I liked everything we had and would not be shy to repeat when I see them next. On the same vein, I would also like to visit and dine at their brick and mortar restaurant, if they ever open one. Fresh and fragrant modern Vietnamese that comes to you, you only need to add our own seating into the equation. Don’t deny your cravings.

Granville St &, W Georgia St, Vancouver, BC V7Y 1H4

Judging Vancouver Foodster’s Fried Chicken Challenge

The Vancouver Foodster is inviting Vancouverites to warm up this fall with some some fried chicken. His annual competition is back for another year, and three competitors have their eyes on the title of “best fried chicken” in the city. And this year, I have the honour of being one of the judges. Meaning, I got to visit each participating restaurant, to try their chicken; and judge each based on taste, originality, and presentation.

So my guest and I endeavoured on a chicken marathon, with the goal to try all three in one day. We wanted to be able to compare and contrast, each creation. But only learned how different each restaurant and their seasoned chicken was. This one is definitely subjective. Your chicken of choice is absolutely based on preference. Each a recipe and flavour all its own, chicken that your would gravitate towards for different reasons and occasions.

First stop was Steveston’s “Win Win Chicken”. They were serving up their classic fried chicken as a two piece combo with your choice of two sides. We had one leg and one thigh, with their Filipino sweet style macaroni and homemade gravy. The judging doesn’t include the sides, but they offered a great balance and way to round out your chicken meal.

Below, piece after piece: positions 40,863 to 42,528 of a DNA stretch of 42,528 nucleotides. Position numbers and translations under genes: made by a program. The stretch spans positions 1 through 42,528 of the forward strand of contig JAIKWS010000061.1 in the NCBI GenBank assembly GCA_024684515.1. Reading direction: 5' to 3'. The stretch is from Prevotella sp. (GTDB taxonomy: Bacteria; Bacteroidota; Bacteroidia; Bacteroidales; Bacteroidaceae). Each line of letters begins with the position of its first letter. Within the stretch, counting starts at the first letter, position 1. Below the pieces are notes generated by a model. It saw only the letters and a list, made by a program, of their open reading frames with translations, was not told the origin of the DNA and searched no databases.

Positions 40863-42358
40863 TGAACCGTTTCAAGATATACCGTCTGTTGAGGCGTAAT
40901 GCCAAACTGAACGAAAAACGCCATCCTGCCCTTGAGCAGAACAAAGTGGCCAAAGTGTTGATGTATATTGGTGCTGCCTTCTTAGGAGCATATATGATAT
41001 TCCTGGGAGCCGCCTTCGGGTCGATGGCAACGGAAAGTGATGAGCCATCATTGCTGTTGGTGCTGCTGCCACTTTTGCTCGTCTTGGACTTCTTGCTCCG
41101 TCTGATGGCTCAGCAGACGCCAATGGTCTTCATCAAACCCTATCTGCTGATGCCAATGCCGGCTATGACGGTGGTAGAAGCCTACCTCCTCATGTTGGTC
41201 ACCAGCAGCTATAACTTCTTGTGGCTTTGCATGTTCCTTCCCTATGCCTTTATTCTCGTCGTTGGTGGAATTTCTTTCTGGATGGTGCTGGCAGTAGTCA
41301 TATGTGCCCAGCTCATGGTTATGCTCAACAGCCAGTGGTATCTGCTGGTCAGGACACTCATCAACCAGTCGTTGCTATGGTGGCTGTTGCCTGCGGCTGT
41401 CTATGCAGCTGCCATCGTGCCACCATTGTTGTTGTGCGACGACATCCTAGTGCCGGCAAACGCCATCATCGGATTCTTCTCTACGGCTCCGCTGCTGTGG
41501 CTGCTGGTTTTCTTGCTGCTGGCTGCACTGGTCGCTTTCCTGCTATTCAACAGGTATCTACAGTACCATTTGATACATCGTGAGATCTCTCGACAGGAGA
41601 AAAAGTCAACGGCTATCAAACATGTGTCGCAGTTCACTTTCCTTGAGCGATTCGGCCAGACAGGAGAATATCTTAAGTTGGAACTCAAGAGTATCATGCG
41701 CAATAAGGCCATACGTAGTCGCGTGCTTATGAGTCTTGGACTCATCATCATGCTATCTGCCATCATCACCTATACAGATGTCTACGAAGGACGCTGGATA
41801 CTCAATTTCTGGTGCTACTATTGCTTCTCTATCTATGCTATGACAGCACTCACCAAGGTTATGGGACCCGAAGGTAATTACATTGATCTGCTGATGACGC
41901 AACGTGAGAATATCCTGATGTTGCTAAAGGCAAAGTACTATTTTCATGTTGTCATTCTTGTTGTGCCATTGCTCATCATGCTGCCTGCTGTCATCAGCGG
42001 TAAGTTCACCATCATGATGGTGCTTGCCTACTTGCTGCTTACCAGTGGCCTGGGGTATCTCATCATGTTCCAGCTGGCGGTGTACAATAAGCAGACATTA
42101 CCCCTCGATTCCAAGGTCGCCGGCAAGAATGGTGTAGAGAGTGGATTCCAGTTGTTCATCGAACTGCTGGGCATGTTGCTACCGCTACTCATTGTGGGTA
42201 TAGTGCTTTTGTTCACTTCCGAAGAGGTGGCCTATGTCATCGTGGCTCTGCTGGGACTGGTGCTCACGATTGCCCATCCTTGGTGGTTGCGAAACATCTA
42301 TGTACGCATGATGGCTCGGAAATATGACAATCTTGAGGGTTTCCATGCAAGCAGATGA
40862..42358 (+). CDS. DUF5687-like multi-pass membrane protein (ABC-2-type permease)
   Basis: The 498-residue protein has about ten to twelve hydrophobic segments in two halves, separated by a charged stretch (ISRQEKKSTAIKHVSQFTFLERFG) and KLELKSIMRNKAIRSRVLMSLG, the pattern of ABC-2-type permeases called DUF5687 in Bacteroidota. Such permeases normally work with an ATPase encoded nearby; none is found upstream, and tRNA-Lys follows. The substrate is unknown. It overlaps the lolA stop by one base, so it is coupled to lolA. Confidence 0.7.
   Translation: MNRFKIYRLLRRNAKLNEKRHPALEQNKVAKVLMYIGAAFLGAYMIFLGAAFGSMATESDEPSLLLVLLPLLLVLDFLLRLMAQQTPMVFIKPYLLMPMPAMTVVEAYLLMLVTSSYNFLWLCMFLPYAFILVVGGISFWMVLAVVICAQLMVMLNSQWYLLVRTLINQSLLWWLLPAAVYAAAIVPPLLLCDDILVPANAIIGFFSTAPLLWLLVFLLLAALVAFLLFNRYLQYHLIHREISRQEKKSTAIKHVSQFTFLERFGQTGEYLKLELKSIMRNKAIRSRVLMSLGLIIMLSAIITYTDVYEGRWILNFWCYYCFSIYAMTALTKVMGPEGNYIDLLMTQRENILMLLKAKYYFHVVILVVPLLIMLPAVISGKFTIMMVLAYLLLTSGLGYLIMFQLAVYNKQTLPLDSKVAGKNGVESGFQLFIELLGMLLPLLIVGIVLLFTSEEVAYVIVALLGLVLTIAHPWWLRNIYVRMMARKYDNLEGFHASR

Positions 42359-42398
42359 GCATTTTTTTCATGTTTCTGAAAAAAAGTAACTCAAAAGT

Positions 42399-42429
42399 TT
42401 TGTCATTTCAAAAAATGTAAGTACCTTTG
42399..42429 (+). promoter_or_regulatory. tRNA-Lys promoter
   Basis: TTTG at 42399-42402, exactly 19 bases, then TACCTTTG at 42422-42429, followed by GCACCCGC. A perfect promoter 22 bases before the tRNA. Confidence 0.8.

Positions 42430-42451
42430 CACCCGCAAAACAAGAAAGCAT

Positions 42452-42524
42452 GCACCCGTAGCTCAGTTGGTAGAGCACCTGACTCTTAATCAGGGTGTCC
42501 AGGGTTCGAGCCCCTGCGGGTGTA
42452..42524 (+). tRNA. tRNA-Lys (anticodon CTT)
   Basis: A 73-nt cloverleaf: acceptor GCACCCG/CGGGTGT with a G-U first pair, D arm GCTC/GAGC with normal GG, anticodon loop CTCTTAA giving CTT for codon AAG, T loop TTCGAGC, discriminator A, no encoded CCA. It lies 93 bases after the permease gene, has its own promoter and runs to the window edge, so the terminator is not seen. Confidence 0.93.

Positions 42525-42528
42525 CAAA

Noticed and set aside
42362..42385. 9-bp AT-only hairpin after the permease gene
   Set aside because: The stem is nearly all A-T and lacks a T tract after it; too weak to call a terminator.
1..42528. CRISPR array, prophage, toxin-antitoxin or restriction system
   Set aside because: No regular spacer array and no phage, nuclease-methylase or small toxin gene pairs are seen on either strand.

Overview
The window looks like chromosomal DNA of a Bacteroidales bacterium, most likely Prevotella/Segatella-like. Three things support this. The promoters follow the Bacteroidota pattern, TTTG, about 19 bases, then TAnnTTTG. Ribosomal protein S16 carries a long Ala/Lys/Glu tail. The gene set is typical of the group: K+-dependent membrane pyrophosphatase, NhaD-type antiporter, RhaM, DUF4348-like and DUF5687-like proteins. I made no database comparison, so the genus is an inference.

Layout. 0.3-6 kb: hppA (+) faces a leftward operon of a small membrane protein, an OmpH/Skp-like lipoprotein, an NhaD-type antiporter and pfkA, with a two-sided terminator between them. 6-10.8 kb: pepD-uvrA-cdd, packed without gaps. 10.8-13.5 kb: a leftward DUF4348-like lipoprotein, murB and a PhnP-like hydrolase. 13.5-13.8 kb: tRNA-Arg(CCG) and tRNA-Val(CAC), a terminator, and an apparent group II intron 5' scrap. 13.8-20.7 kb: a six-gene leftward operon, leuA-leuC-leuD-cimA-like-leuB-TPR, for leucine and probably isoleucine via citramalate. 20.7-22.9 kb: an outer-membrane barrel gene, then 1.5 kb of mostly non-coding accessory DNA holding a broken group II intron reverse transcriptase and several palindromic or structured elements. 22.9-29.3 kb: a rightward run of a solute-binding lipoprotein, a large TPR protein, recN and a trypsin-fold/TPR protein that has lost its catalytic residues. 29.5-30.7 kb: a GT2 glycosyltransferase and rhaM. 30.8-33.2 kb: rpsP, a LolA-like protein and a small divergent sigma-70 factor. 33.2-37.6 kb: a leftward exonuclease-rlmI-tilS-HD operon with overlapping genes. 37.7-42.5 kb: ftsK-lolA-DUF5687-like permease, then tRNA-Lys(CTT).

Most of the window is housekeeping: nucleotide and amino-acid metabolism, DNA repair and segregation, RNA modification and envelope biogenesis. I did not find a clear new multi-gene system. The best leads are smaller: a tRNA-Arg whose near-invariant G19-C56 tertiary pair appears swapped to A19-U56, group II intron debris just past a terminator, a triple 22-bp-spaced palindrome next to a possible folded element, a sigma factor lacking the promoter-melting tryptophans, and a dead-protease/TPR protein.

We caught them at a good time, and our order of chicken came fresh out of the fryer. From the first bite you can tell that they are using quality chicken here. Served hot throughout with a crunchy skin, and juicy dark meat under it. It had a great consistent season to it, the meat just as flavourful as the chicken skin and batter. And we were impressed by how little grease there was to this, the drippings at the bottom of each box was jus, not soon-to-congeal fat. They were cooking with high heat and good oil, and you tasted it.

12160 First Avenue, Richmond BC

Next we hit up the 24 hour fast food chicken joint, “Hi Five”. This was my first time visiting the chain. They currently have two locations, one in Burnaby, and their Marine Drive one; which we were visiting today. They too were serving two pieces of fried chicken with two sides. One giant drum and thigh with a side of potato wedges and coleslaw. Everything is made in house.

The chicken was very crunchy, with a thick breading. You got an audible sound when you sunk your teeth in. Their spicy version didn’t look spicy, you only knew that it was when the creeping heat built up. Overall, the meat was incredibly juicy, and we found ourselves comparing it to and liking it more than “Churches”.

203 SE Marine Drive, Vancouver BC

And we ended our night at “J&G” on Robson Street, for some Taiwanese style fried chicken. Their combo came with three pieces of chicken: 2 drums and 1 thigh, served with sweetened hand cut yam fries and deep fried mini buns with condense milk as dip.